Q: Many people compared Pretty Woman to The Princess Diaries. Did you intend to make similar movies?
A: "Well, one’s about a hooker and the other is a G movie. First I think Annie [Hathaway] has the same type of appeal as Julia. There’s only one Julia Roberts, but Annie has the Audrey Hepburn-Julia Roberts-Judy Garland appeal. Also most of my work is about people getting self-esteem and about young people getting self-esteem, so that is similar. In Pretty Woman, she got her self-esteem through her journey in the story and in The Princess Diaries it was important to get her self-esteem.
I push a lot that teenagers should speak up more, have more to say, have more opinions. Young people have needed to do this. They have been quiet lately. So they need to step up. I think Chelsea Clinton has a shot to say something.
The movie I am working on now is about Kent State. It was a college in the late ’60s where they shot the students. There was an uprising and they killed the college students. The National Guards killed them. They were trying to make statements. They didn’t make them right. We don’t want anybody to get killed, but the more we can hear from young people, I think, it’s better.
In The Princess Diaries, the key speech is how many teenagers have a chance to make a difference. From writing something to people standing up for things they believe in."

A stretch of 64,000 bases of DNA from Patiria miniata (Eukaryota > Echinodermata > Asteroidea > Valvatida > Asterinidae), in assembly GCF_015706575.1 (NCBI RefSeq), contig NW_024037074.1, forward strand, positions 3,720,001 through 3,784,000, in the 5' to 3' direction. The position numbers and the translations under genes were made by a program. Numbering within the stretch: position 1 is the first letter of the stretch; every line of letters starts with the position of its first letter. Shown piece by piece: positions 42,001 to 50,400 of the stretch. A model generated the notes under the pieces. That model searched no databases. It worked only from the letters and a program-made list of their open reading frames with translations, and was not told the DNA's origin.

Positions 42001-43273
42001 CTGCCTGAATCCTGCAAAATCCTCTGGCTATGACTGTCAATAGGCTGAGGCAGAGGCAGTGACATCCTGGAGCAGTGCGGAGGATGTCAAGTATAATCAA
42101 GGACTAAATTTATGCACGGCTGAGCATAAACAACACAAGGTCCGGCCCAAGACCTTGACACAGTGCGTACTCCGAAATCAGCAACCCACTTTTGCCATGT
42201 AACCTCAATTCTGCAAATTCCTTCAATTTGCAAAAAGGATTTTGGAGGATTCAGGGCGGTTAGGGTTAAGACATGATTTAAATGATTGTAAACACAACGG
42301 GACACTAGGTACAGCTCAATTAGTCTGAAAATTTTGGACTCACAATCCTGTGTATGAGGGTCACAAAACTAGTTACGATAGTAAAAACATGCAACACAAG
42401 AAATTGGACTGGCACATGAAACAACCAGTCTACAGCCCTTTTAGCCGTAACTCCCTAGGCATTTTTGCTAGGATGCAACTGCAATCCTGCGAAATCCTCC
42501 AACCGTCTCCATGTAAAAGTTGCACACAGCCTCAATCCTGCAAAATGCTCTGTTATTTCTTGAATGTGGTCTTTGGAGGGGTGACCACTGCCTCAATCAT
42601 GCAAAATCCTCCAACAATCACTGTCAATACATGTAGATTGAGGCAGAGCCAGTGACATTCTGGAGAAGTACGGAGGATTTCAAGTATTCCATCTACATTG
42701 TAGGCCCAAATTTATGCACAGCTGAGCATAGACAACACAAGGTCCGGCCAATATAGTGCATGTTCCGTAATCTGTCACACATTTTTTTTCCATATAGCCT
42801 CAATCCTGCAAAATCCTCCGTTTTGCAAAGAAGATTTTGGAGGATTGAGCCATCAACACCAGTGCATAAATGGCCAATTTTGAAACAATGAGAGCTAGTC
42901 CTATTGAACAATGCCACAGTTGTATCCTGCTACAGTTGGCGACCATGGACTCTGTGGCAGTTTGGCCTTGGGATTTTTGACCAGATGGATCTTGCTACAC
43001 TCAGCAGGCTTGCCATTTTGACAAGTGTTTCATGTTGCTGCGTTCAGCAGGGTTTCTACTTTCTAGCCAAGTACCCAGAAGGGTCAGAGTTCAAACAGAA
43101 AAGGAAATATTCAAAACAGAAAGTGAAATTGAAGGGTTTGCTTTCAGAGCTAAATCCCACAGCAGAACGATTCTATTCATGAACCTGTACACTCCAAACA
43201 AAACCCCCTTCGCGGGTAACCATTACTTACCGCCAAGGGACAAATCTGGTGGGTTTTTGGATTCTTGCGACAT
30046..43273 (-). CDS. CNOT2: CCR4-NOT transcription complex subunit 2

Q: Does making a movie like The Princess Diaries bring out the kid in you?
A: "I’ve never grown up, Sami. That’s how I make my living, being silly. As a father, I have grown up and as a grandfather. But as a creator, I work totally as a child. Robin Williams used to say, "You must never lose the child in you, or else they won’t pay us!"
I think the biggest thing with teenagers is that they want to be invisible, but you’ve got to stand up sometimes. It’s so hard, because everybody’s putting them down. I guess the thing is dealing with rejection. I had a play on Broadway. The question is: What was the play at the Winter Garden Theater before ‘Cats?’ It was my play. My play was called ‘The Roast.’ ‘The Roast’ ran three nights. ‘Cats’ ran for 18 years!
It was a big rejection. But, you got to fight through it. Keep believing. Don’t get stuck against the wall. The Internet’s available to young people. Use paper and pencil if you want to write something.
My oldest kid’s a writer. My middle one’s an actress and producer. My youngest is a boy who is a director and musician. All three graduated from Northwestern. They followed each other. My son does a lot of music videos. His latest two are ‘Do you Believe in Miracles’ with Mira and the other one he did with Smash Mouth. He also does all the pre-shots for my movies."
Q: What are your favorite projects?
A: "My favorite project and my best picture, although not everyone would agree with me, was The Other Sister. That’s the best work I’ve done. People didn’t take it well, because the mentally challenged is difficult subject matter, and it’s very emotional."
Q: What is in the works now?
A: "I am working very hard on Happy Days, the television series that we have converted into a musical. We are writing it now … I’m shifting into theater. I’ll still do movies, but not so much."